Tips for PDF Accessibility

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The majority of communications regarding digital accessibility tend to focus on websites only. Too often, it’s overlooked that PDFs  are also required to be accessible. Here are some guidelines to help in the review and remediation of existing documents, along with guidance for ensuring accessibility of PDFs as they are created.  

PDF Maps

  • For larger, more detailed maps:
    • Upgrade to the latest version of ERSI.
    • Use ESRI for all large/detailed maps from departments such as Zoning, GIS, and Public Works.
    • Link to these larger maps in meeting agendas and minutes.
       
  • Options for simpler maps:
    • Convert to Google Maps whenever possible
    • Keep it as a PDF document but make it accessible by following these steps:
      • Run the PDF map through the Acrobat accessibility checker tool.
      • Address all accessibility issues revealed.
      • Note: This process is more time-consuming as it will involve tagging each of the images or image hot-spots.

Scanned and Inaccessible PDFs

If the PDF document is not accessible (i.e. scanned document), there are a few options for how to deal with it:

  • Convert scanned PDFs to instantly editable text using automatic OCR software in Acrobat Pro.
  • Create an accessible alternative version of the document in one or more of the following formats:
    • Google Maps
    • ESRI GIS
    • Large Print
    • CD
    • Braille
    • Audio
  • List it on the site as a historical document where your users can contact you to get access to it in various forms that can include:
    • Electronic copy
    • Printed copy
    • Reading it aloud for users who are blind
  • Important note: If one of these three options cannot is not possible, then the document should be completely removed from the site to avoid litigation and confusion.

Static and Fillable PDFs

Decide whether the PDF should be:

  • Converted to an online HTML form (recommended)
  • Made to be an accessible PDF

If you decide to convert it to an online HTML form:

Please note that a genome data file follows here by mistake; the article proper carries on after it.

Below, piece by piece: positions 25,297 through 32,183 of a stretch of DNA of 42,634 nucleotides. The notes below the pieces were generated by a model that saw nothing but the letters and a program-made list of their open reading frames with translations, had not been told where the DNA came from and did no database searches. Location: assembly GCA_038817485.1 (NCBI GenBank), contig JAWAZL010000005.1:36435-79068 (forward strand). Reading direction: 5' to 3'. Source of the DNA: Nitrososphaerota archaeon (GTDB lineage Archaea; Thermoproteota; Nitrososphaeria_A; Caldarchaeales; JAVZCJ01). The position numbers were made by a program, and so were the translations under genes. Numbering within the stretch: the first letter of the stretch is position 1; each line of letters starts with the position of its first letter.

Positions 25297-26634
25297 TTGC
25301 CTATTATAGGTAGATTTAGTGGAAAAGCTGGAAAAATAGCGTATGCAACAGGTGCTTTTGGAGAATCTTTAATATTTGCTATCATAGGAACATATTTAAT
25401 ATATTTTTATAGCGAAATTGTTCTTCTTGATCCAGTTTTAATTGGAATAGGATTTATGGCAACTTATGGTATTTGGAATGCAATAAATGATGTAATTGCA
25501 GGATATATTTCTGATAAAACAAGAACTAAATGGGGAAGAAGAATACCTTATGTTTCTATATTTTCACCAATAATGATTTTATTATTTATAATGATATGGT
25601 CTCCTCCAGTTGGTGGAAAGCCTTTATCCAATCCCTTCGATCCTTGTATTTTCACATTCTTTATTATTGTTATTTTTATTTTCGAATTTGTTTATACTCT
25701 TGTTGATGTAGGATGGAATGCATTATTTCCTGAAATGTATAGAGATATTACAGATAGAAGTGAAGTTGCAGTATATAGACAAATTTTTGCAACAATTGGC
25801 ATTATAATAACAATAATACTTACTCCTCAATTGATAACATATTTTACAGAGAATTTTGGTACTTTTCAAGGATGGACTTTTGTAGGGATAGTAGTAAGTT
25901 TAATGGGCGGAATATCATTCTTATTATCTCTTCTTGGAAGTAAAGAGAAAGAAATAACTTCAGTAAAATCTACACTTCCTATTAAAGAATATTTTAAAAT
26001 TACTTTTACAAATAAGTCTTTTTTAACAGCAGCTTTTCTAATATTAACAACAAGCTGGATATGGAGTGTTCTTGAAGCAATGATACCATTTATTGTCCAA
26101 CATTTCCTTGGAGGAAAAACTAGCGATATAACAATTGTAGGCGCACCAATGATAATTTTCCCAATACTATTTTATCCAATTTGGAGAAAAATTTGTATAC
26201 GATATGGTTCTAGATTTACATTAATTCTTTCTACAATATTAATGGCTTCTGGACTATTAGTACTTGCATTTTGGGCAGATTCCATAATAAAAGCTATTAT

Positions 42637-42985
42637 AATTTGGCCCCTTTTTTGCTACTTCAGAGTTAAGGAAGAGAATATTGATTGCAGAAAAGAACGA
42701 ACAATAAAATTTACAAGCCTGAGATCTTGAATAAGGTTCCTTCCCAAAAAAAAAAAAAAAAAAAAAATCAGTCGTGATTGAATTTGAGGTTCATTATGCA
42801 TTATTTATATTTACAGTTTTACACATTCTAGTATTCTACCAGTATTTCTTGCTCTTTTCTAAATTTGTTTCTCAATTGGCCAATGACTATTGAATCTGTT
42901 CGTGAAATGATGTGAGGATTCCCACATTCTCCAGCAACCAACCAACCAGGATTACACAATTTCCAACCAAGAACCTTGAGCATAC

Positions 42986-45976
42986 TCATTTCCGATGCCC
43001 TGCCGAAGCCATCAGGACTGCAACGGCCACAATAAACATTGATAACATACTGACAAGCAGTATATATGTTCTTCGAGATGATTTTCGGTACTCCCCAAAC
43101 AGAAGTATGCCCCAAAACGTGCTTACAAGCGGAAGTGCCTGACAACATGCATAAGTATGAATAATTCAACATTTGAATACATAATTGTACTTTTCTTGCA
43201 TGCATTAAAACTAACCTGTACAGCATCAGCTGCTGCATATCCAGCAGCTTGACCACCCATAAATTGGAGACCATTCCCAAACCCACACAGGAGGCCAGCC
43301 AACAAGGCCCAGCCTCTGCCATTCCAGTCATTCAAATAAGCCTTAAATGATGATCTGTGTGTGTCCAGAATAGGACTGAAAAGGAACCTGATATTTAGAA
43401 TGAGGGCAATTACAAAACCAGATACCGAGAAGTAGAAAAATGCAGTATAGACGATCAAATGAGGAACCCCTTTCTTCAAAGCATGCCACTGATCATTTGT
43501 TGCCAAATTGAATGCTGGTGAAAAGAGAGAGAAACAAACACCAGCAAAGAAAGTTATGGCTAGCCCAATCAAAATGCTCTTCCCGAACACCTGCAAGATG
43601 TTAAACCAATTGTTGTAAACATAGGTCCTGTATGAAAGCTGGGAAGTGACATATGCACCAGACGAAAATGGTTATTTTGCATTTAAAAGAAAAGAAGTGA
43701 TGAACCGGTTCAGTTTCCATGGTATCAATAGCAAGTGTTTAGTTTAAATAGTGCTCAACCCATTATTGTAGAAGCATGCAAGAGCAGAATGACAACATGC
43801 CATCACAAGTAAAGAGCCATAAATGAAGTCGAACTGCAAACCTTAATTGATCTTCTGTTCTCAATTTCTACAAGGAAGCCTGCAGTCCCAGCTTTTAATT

• Create an online HTML form based on the fields in the fillable PDF. If there are any fields that aren’t necessary, remove them.
  • Test the form to make sure that it meets all WCAG Level A/AA standards

If you decide to make it an accessible PDF:

  • Run the fillable PDF through the Acrobat accessibility checker tool
  • Fix all accessibility issues using the Acrobat accessibility checker tool
  • Offer alternative formats. In order to give your users more accessible alternatives, content within PDFs should also be available in the following formats:
    • Google Maps
    • ESRI GIS
    • Large Print
    • CD
    • Braille
    • Audio

When creating new documents

  • Always start from a source document (i.e. Word, Excel).
  • Make the source document accessible by using its accessibility checker tool.
  • Convert the source document to PDF format using the recommended steps.
  • Check the new PDF file with the accessibility checker tool.
  • Address all accessibility issues using the Acrobat accessibility checker tool.

Consider the above guidelines to be a start, and most importantly, a reminder that document accessibility is not an option but a requirement.

For help or further guidance with the full range of your online accessibility issues, Promet Source offers expert, targeted expertise and support. Contact us and let us know how we can help with ensuring the accessibility of your digital assets.

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